• Add chopped mint to cut melon
  • Blend cantaloupe with wine or orange juice to make a melon soup
  • Pickle melon rinds 

 

Other facts

  • Cantaloupes are actually muskmelon
  • True cantaloupes are grown in Europe and are not generally exported to the United States 

 

Domestic season

  • Watermelon—March through August
  • Cantaloupe—peak season June through August
  • Honeydew—peak season June through October

 

Peaches

Purchasing and storing

  • Select peaches that are slightly soft and free of bruises
  • Do not choose green peaches, which were picked when they were unripe and will not become sweet, even as their color improves
  • Know that the amount of pink- or red-colored blush on the peach is not a characteristic of ripeness, but of variety
  • Yellow-fleshed varieties, such as Elberta, Redhaven, and Halford, contain more beta-carotene than the lighter colored varieties
  • Store between 65° F–70° F to ripen peaches within 2–4 days
  • Store ripened peaches in the refrigerator for 3–4 days 

 

Nutrition information

  • 1 medium peach contains 38 calories, 1 g protein, 0 g fat, 9 g carbohydrate, 2 g fiber, 186 mg potassium, 16 mcg vitamin A, and 7 mg vitamin C

 

Uses

  • Eat fresh and unadorned
  • Use in many meat and chicken dishes, broiled or poached and served warm
  • Make pies and cobblers
  • Combine peaches and peach yogurt to make a peach smoothie
  • Find a recipe and make peach preserves 

 

Domestic season

  • April through mid-October, peaking in July and August

 

Pineapple

Purchasing and storing

  • Disregard the theories that thumping a pineapple or pulling the crown leafs are reliable ways to measure for ripeness
  • Look for firm fruit that seems heavy for its size and has fresh-looking green leaves
  • Choose a pineapple with a dry base
  • Leave pineapple at room temperature for 1–2 days for best results
  • Store ripened pineapple in the refrigerator for 3–5 days
  • Put cut-up pineapple in plastic storage containers and store in refrigerator for 6–7 days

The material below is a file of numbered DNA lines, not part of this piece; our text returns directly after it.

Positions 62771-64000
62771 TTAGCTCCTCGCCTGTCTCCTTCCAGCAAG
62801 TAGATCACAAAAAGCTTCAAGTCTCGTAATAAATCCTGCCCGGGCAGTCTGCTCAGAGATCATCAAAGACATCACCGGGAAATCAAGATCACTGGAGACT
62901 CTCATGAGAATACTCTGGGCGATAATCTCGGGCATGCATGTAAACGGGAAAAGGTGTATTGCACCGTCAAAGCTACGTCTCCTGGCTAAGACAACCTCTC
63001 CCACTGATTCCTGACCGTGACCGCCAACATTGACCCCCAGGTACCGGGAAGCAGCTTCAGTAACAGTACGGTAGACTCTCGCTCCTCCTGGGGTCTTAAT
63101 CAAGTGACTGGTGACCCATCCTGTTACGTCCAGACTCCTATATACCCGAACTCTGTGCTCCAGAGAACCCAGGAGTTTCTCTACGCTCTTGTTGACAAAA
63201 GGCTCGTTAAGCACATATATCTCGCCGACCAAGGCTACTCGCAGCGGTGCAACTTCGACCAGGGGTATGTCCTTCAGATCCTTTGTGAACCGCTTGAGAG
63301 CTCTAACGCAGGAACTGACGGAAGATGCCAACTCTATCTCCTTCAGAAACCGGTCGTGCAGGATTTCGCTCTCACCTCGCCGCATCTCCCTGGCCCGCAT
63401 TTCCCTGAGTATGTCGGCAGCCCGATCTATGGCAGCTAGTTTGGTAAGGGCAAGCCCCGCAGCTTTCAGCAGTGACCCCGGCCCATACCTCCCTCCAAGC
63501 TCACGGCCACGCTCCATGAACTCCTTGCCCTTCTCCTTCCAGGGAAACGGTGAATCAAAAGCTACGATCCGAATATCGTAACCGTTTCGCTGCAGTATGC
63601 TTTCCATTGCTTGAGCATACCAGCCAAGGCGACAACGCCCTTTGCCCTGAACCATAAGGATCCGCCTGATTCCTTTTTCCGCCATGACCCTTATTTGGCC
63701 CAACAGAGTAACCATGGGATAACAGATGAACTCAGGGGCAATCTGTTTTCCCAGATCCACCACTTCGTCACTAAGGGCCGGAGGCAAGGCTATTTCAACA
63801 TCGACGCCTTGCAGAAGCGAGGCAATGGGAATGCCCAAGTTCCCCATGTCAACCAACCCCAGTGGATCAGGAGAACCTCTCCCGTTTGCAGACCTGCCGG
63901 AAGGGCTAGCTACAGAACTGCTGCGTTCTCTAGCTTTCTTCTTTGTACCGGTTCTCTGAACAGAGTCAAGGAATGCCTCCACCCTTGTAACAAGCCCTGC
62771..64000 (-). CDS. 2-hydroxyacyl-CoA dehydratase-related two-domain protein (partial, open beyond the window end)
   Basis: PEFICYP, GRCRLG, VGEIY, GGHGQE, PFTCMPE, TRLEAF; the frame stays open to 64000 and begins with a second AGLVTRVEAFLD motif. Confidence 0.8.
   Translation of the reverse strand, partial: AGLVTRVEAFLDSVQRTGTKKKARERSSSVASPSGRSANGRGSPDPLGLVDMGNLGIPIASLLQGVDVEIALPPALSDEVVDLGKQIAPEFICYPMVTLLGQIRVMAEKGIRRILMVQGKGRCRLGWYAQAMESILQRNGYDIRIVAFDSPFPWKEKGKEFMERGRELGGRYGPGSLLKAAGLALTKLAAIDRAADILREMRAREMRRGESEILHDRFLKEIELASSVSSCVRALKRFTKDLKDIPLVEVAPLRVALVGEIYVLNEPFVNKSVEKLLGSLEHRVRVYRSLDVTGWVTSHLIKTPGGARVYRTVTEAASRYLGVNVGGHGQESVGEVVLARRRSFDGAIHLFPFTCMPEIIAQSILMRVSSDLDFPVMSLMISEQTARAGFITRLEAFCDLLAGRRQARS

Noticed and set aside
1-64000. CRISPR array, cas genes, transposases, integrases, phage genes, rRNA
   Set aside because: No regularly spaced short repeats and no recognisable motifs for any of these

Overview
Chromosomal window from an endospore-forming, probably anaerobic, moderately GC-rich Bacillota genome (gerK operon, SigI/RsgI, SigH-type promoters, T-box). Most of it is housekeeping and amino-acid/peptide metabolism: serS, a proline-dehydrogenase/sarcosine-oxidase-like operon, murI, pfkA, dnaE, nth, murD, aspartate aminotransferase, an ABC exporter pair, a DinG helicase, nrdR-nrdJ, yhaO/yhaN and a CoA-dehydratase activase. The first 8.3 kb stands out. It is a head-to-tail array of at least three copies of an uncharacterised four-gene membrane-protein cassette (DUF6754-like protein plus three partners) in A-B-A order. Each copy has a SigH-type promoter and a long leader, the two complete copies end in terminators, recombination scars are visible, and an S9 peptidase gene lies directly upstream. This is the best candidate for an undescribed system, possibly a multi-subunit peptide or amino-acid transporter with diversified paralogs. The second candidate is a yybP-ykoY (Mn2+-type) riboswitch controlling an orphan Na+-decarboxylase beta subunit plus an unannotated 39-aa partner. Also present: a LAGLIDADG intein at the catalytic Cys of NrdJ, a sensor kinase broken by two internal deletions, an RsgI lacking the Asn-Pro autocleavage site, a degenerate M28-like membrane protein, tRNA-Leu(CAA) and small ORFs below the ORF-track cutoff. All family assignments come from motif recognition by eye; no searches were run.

Nutrition information

  • 1 C of diced pineapple contains 74 calories, 1 g protein, 0 g fat, 20 g carbohydrate, 2 g fiber, 178 mg potassium, 5 mcg vitamin A, and 56 mg vitamin C

 

Uses

  • Serve as is or broiled
  • Use in salads
  • Bake with sweet potatoes
  • Serve on top of pizza
  • Add to stir-fry
  • Place on skewers or grill slices
  • Never use fresh pineapple in gelatin salads, because it contains an enzyme that prevents gelatin from setting
  • Wait to mix pineapple with cottage cheese or yogurt until just before serving
  • Use pineapple as a meat tenderizer or for marinades 

 

Domestic season

  • Peak season March through June

 

Strawberries

Purchasing and storing

  • Choose berries with a deep, uniform red color and intact green caps
  • Do not sweeten berries after picking
  • Purchase strawberries that are dry and firm
  • Remove any bruised or rotten berries from the container before storing
  • Keep strawberries refrigerated
  • Never rinse or remove the green cap from strawberries before storing
  • Store strawberries, if possible, on a large sheet, no more than 2 deep and cover the tray
  • Use within 2–3 days of purchase 

 

Nutrition information

  • 1 cup of strawberries contains 53 calories, 1 g protein, 1 g fat, 13 g carbohydrate, 3 g fiber, 254 mg potassium, 2 mcg vitamin A, and 98 mg vitamin C

 

Uses

  • Use in salad
  • Serve with cereal
  • Mix with yogurt or make strawberry smoothies
  • Add chopped berries to pancakes, waffles, or muffin batter for extra flavor 

 

Other facts

  • Ounce for ounce, strawberries contain more vitamin C than oranges
  • Peak season April through July

 

Domestic season

 

 

References and recommended readings

University of Nebraska Lincoln Extension. Selecting fresh fruits and vegetables, 2005. Available at: http://food.unl.edu/c/document_library/get_file?uuid=6e405311-7f02-4e6c-b6f0-0471cad98d72&groupId=4091401. Accessed April 28, 2012.

 

University of Tennessee Extension. A guide to buying fresh fruits and vegetables. Available at: https://utextension.tennessee.edu/publications/Documents/SP527.pdf. Accessed April 28, 2012.

 

US Dept of Agriculture, Agricultural Research Service. What’s in the food you eat search tool, 1.0. Available at: http://www.ars.usda.gov/Services/docs.htm?docid=7783. Accessed April 28, 2012. 

 

 

Review Date 5/12